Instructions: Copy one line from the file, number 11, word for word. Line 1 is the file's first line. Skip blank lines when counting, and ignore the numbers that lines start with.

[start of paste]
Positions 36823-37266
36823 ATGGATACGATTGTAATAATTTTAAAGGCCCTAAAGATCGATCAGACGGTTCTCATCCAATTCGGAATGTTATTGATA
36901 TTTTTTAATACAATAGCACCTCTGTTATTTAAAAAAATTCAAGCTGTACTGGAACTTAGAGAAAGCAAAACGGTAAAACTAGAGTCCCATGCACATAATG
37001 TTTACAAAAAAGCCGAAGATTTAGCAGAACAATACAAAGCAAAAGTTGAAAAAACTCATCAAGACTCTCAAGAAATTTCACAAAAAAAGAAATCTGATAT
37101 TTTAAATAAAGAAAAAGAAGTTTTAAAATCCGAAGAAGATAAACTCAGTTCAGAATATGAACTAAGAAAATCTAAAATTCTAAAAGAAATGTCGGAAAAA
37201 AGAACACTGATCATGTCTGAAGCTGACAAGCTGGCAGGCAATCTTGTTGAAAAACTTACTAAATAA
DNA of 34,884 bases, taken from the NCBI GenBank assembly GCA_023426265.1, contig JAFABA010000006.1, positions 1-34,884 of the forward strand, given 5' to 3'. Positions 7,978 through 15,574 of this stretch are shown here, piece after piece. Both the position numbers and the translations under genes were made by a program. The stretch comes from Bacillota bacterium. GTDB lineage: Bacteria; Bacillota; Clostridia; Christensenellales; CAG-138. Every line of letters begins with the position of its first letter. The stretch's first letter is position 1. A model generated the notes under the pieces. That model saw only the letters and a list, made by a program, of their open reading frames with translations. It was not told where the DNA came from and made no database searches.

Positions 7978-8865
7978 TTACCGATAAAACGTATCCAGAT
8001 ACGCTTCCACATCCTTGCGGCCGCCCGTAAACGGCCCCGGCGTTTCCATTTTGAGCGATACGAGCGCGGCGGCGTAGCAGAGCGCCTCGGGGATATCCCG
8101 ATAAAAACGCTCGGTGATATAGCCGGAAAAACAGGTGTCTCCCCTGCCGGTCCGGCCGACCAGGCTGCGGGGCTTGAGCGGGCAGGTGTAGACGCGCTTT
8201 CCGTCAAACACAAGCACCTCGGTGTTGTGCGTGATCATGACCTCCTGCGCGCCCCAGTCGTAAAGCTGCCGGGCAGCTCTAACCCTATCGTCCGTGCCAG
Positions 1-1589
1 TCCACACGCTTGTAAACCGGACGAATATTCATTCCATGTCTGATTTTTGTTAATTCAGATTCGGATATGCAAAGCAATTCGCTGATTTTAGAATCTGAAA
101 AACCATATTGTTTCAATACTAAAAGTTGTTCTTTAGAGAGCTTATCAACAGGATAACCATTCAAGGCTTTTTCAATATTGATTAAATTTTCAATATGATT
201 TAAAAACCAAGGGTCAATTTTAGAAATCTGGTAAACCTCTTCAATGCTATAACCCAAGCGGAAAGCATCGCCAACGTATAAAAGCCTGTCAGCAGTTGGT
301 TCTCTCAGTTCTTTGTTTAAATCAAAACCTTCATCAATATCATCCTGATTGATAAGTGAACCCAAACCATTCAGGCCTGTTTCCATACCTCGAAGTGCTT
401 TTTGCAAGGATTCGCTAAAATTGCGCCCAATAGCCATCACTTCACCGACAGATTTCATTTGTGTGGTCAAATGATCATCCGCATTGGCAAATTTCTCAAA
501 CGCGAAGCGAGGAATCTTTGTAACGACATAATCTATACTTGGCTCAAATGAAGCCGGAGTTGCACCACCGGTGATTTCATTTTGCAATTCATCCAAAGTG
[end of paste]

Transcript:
8101 ATAAAAACGCTCGGTGATATAGCCGGAAAAACAGGTGTCTCCCCTGCCGGTCCGGCCGACCAGGCTGCGGGGCTTGAGCGGGCAGGTGTAGACGCGCTTT